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Friday, June 23, 2017

Group Theory @ The Jazz Café - June 22

Dan Garel (alto saxophone), Matt Jacobs (piano), Dylan Purches (double bass) & Tristan Bacon (drums)
(Review by Russell)
The previous evening the magnificent Durham University Big Band brought the house down. This small group session promised to do the same. Four musicians from DUBB returned to play tunes written by alto saxophonist Dan Garel interspersed with a selection of jazz standards. One of the quartet is about to graduate, two have a final year ahead of them, and the fourth member is about to complete his first year at Durham University.
Garel’s Symmetries opened a long, one set, programme. Alto saxophonist Garel demonstrated an amazing command of his instrument, possessing an incisive, biting tone. Garel took a look at Have You Met Miss Jones? turning it inside out with his band mates right there; pianist Matt Jacobs sat listening, playing when necessary, giving Garel room to stretch out, drummer Tristan Bacon (a fine big band drummer) revealed a small group sensitivity (brushes and mallets in evidence during the evening), and bass player Dylan Purches appeared unperturbed throughout.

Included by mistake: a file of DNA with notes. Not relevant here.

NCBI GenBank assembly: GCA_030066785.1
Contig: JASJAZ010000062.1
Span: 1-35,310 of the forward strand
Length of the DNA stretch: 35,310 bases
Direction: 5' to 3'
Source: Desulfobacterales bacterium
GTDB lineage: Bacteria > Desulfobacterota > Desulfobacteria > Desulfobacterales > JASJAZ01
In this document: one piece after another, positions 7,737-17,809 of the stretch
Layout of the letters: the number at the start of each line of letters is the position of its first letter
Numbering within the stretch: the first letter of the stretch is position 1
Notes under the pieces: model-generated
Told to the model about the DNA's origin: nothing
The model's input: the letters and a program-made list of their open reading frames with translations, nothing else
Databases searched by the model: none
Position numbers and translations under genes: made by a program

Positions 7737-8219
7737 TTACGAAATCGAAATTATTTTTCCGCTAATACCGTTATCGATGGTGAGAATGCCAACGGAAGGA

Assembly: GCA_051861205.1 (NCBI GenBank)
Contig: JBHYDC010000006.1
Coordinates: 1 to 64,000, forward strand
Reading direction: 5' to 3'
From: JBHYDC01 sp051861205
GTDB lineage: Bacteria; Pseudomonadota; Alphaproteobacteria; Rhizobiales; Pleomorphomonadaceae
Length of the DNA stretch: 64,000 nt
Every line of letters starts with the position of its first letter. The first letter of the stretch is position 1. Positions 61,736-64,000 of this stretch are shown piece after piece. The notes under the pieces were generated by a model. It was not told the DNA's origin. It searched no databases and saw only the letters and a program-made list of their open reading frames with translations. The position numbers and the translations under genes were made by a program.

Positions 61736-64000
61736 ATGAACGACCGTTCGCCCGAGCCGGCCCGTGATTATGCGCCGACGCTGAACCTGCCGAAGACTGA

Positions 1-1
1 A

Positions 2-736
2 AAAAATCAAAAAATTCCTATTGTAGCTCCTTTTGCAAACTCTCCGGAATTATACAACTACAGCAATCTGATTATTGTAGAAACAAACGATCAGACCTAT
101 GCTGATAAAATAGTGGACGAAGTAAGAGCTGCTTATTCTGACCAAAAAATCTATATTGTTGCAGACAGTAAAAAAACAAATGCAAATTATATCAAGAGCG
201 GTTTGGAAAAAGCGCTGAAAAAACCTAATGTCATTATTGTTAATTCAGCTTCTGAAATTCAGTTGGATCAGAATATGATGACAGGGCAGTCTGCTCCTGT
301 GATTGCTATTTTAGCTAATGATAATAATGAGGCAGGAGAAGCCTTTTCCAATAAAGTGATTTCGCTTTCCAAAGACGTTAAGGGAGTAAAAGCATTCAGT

Several of Garel’s compositions have yet to be given a title, one, Modal Comp, did what it said on the tin. On Green Dolphin Street hit the spot, Garel, one imagines, could have held his own on the stand at any one of the long-gone 52nd Street haunts. Bacon used mallets from beginning to end to great effect on Garel’s Eight Weeks, the group cohesion admirable on this number, and indeed, the entire set.
A rip-roaring Night in Tunisia, an untitled Afro-Cuban piece, Garel’s tasty Pumpkin Vermicelli, just how good are theses guys? The quartet agreed that Wayne Shorter’s Footprints was an ace tune, they played it, top stuff! Group Theory are well worth catching. They’ll be playing gigs in Durham – the Empty shop is a good bet – although the soon-to-graduate Matt Jacobs is to depart, beginning a new chapter in his life, necessitating a change in personnel, perhaps a change in instrumentation but regardless of change, go hear Group Theory.
Russell.

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